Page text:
Moving through the Advent season this year, taking in not just the sights but the sounds of the coming of Christ, especially through the gift of Christmas music, it struck me that no other religion has such a profoundly beautiful composite of melodies and harmonies than that which Christianity has inspired, and which is particularly before us in this season.
While pondering this, a video came onto my path through social media that caught my attention. The account of this Jewish-by-birth, former atheist professor, who converted to Catholicism after encountering Jesus and Mary on two separate occasions a year apart, affected me deeply, starting my Advent out with a new sense of the love our Lord and his mother have for us all.
Within his account, Roy Schoeman describes, as well as possible in human words, the mystical experience of encountering Mary, remarking that though she was “perfectly beautiful to look at…even more profoundly affecting was the beauty of her voice, which was composed…of that which makes music, music. And when she spoke, and when the beauty of her voice flowed through me, carrying with it her love, it lifted me up into a state of ecstasy…”
It is so hard for most us to imagine what it might be like to have such an encounter. Most who have described such a heavenly appointment struggle to convey the experience and the characteristics of Our Blessed Mother in human terms. Hearing Schoeman describe Mary’s voice in this way got me closer to knowing what she must be like. I cannot imagine the resonance of her voice, but I can certainly imagine the most beautiful Christmas music I have ever heard and how it might ring with a similar resonance and beauty as her voice in speaking with such pure love. What a captivating thought!
Schoeman also describes how his exchange with Mary included questions he put before her and she answered, and how those questions “flowed out of…being absolutely overwhelmed by who she was, and by her grandeur.” At one point, when he asked how it could be that she was so “glorious, magnificent and exalted,” her response, as he describes it, was “to look down at me almost with pity and shake her head gently and say, ‘Oh no, you don’t understand. I’m nothing. I’m a creature. A created thing. He’s everything.'”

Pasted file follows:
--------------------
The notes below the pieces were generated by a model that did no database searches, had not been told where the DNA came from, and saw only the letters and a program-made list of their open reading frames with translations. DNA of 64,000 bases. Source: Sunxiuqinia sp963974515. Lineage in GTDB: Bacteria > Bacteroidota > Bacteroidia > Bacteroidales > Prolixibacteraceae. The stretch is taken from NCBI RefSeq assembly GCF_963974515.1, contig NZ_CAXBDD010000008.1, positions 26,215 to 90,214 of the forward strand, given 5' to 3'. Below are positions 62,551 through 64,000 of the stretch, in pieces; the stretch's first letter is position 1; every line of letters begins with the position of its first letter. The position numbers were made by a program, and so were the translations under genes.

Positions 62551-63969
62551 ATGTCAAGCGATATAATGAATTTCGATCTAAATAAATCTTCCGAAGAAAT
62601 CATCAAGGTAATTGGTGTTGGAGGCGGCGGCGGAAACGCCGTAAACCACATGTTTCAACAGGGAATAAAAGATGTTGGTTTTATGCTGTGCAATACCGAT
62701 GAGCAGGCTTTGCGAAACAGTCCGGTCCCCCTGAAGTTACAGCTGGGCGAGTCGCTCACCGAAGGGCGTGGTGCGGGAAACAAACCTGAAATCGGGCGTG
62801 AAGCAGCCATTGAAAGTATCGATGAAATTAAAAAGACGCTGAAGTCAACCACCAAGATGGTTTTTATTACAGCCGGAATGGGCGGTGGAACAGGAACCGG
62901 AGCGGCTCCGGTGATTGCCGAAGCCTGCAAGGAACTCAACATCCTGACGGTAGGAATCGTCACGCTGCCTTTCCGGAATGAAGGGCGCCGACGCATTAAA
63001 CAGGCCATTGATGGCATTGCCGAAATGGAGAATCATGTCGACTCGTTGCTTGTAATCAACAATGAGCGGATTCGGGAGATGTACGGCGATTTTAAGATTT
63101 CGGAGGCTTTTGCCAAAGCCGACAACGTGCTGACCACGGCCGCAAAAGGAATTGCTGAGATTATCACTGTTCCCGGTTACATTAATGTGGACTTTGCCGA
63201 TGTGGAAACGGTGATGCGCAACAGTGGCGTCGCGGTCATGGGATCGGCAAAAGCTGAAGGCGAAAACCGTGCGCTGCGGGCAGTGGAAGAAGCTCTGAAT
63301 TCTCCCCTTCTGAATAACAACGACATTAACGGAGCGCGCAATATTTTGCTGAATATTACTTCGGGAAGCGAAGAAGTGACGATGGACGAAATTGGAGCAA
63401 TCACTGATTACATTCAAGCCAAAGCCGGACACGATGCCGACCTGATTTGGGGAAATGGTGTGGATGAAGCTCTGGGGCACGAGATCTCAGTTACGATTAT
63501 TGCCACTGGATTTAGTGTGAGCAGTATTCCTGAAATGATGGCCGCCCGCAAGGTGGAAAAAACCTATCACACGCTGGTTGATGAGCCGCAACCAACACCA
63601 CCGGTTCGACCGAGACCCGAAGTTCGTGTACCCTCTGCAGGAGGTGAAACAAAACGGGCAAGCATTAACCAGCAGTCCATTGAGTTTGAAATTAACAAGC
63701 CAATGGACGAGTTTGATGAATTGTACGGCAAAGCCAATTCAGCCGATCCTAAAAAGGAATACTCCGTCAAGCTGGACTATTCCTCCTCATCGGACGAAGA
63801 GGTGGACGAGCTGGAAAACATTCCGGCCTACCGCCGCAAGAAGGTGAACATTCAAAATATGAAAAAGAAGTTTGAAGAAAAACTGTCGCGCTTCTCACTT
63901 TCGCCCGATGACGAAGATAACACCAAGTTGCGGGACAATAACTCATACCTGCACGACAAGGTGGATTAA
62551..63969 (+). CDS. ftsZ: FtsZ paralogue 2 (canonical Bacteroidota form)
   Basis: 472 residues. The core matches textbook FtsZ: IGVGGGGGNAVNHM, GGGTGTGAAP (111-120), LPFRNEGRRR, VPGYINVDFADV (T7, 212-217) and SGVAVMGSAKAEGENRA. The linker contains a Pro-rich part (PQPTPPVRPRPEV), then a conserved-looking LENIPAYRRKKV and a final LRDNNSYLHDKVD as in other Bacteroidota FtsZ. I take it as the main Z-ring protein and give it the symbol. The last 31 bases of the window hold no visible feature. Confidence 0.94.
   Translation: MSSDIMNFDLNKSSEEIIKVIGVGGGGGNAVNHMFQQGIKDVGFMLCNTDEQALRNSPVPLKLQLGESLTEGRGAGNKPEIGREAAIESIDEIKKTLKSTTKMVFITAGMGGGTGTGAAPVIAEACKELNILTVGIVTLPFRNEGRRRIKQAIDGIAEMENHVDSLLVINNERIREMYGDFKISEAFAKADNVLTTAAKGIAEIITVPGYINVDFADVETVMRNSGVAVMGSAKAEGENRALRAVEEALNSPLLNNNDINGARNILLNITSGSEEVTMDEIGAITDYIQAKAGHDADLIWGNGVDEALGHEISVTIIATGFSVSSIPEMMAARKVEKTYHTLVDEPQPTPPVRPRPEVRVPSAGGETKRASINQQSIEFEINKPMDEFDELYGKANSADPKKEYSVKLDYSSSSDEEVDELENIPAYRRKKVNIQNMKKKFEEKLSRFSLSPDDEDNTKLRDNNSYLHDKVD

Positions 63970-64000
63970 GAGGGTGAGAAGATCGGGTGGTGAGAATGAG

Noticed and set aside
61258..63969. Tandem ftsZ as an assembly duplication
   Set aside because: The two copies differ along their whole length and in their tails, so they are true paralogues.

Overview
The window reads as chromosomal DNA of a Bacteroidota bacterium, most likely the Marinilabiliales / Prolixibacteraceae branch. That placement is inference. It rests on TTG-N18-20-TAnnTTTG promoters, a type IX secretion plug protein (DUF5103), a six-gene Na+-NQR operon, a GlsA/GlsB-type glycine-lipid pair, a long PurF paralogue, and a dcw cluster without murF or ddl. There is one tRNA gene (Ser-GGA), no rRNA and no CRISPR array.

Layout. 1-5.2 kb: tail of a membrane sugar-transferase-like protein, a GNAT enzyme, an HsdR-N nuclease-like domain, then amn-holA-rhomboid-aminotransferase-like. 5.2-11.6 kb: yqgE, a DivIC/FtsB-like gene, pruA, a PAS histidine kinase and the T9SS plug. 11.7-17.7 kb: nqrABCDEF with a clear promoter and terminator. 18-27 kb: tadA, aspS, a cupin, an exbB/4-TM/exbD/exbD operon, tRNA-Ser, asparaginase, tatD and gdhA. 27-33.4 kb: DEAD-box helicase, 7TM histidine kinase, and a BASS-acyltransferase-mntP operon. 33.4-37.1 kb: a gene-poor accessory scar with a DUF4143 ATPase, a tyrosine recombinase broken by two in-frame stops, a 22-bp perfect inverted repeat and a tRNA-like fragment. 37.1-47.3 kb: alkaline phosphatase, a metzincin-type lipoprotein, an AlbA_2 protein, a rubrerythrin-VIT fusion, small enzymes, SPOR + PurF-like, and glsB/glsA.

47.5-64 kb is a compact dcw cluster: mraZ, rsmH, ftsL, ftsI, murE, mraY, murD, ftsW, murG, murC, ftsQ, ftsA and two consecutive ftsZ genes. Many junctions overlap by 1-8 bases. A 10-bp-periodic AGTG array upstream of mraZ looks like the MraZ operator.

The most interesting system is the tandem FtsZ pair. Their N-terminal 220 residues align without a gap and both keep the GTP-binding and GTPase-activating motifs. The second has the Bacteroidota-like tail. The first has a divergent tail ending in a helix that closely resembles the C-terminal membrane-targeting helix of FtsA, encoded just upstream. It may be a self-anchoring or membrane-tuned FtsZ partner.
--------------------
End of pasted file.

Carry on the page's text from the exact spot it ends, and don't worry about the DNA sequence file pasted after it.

When Schoeman asked Mary what title she prefers for herself, she replied, “I am the beloved daughter of the Father, mother of the Son, and spouse of the Spirit.” She also stated, when asked, that her favorite prayer to her was, “O Mary, conceived without sin, pray for us who have recourse to thee,” uttered in Portuguese.
I found this incredible account quite believable and so beautiful. What Schoeman experienced left him with a burning desire to be near to Mary and Jesus in his Church, which he had now come to believe to be the one holy, Catholic and apostolic Church.
I think you will feel as blessed as I have in listening to Schoeman’s account, which, at the start of this Advent, enlivened my faith powerfully, restored hope in my heart, and caused me to think about Our Blessed Mother in a new and even more endearing and grateful light than ever before. I saw anew how she is truly a vessel to her Son, our Lord, a creature whose sole mission is to bring God to us and glorify Him, that we might do the same.
But most of all, I am left thinking about all the beautiful music I have heard already this season, and that which I will continue to hear to the end of the season. As I do, I will no doubt consider again how Mary’s voice is “composed of that which makes music music,” and realize how very blessed we are in having been given this precious gift of faith, and in this broken but beautiful Church Jesus draws us to, not just in Advent or Christmas, but every day of our lives.
Q4U: What new thing did Advent reveal to you this year about our Lord Jesus and His Church?